How to optimize your love life: Inside the psychology of the Marriage Pact

April 29, 2022, 10:29 p.m.

In 2021, the Stanford Marriage Pact spread to more than 60 campuses nationwide. Since originating as a final project in an economics class in 2017, more than 200,000 college students have participated in the survey, expressing their values and beliefs with the hopes of being algorithmically matched with a compatible long-term romantic partner.

Its reach did not spare Katherine Luong, now a senior at Cornell University, majoring in human development with a concentration on relationship psychology. She took the Cornell Marriage Pact last year and joined the company’s mailing list. Then a message from the company popped up in her inbox. Inside were job openings for social psychologists.

“After a few interviews, I guess they liked what they saw, and I was hired,” Luong said. “This kind of fell on me out of the blue, and I’m really grateful for it.”

When she joined part-time, Luong was on the product team for the Marriage Pact with two other recruits. The role wasn’t a perfect match, so they created an offshoot that became the questionnaire team.

Together, the three recruits maintain the infrastructure of the questionnaire, integrate the questions with new products and consult with other members of the company to decide how their proprietary algorithm ranks the importance of different survey responses. In short: they’re in charge of the mechanism that might determine your future spouse.

graphic of answers to marriage pact questions on a blue background
Graphic: MHAR TENORIO / The Stanford Daily

The questionnaire team has developed a way to model a successful long-term relationship, which is based on four meta-levels: personality, basic values, romantic tendencies and building a shared life. It’s called the “bucket system,” according to Luong.

Of all the buckets, “Personality” is the most difficult metric to capture, so the team uses the HEXACO model to further deconstruct that component into more concrete attributes:

  1. Honesty-humility: a tendency to be fair and authentic toward others
  2. Emotionality: a measure of neuroticism or how predisposed an individual is to experience negative moods
  3. Extraversion: the degree to which an individual is energized by being around many people
  4. Agreeableness: how cooperative, patient or compassionate someone is
  5. Conscientiousness: a tendency to take responsibilities seriously and do what is believed to be morally right
  6. Openness to experience: an index of how imaginative an individual is, aesthetic appreciation, attunement to one’s feelings and psychological liberalism

A chart showing openness, honest, emotionality, extraversion, agreeableness, conscientiousness, and openness connected to personality.
Graphic: MISSLUNAROSE12 / Wikimedia Commons

This model relies on the conclusions of several lexical studies of European and Asian languages, with the hypothesis that of a person’s most important characteristics manifest in the way they use language, and that their most valued characteristics can be encoded in single words.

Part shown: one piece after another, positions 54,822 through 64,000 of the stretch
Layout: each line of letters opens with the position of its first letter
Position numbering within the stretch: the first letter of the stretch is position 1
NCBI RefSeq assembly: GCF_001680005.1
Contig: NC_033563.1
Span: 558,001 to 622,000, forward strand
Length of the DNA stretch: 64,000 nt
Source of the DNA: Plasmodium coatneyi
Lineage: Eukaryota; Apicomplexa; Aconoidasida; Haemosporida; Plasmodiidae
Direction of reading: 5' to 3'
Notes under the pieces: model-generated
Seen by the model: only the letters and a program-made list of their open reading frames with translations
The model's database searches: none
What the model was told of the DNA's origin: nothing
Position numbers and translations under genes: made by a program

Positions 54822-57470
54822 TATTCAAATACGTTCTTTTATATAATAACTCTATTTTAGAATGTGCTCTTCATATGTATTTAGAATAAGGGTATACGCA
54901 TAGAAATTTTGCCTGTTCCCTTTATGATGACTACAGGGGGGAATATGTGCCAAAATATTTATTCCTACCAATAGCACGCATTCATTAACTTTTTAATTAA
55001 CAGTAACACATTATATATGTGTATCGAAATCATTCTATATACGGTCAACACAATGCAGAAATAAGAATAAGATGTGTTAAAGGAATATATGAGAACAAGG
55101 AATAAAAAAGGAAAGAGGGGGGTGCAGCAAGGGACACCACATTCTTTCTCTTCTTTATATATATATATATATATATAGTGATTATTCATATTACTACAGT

The lexical hypothesis has been challenged before, despite the growth of its influence in the field of psychology over the last century. Language enables socialization, the transmission of information and unity under common objectives, which often means that there’s a disproportionately high number of social words in a given vernacular. It follows that an inherent bias arises against the frequency of other types of verbal descriptors. Likewise, some behaviors or characteristics are regarded as too complex to be encoded into one word when there exists an array of connotations or definitions that can be interpreted from informal or ambiguous communication.

As for classifications of romantic tendencies, the team relies on attachment theory, which asserts that young children need to develop a strong relationship with at least one caregiver for optimal socioemotional development. How this process unfolds can have many consequences for behavior throughout different circumstances in life. Among them, individuals may develop “different beliefs about romantic love period, availability, trust capability of love partners and love readiness,” according to a 2015 study from Islamic Azad University.

Joy Zheng, another one of the three questionnaire researchers, is a senior at Northwestern University studying psychology and cognitive science, with a concentration in linguistics. When the Marriage Pact came to Evanston in autumn 2020, she was living off campus but learned about the survey from her friends.

She filled it out, but despite receiving a 99.96% match with someone, she did not reach out. “My parents found his Instagram, and they were just like, ‘We don’t think he’s a good match for you.’”

She did not stop there, however. In the spring, Marriage Pact released a report to Northwestern students that detailed various statistics on the survey data that had been collected, breaking down some of their findings by major and response. Zheng said she found the data “fascinating” — enough to submit an application when the report mentioned that the company was hiring.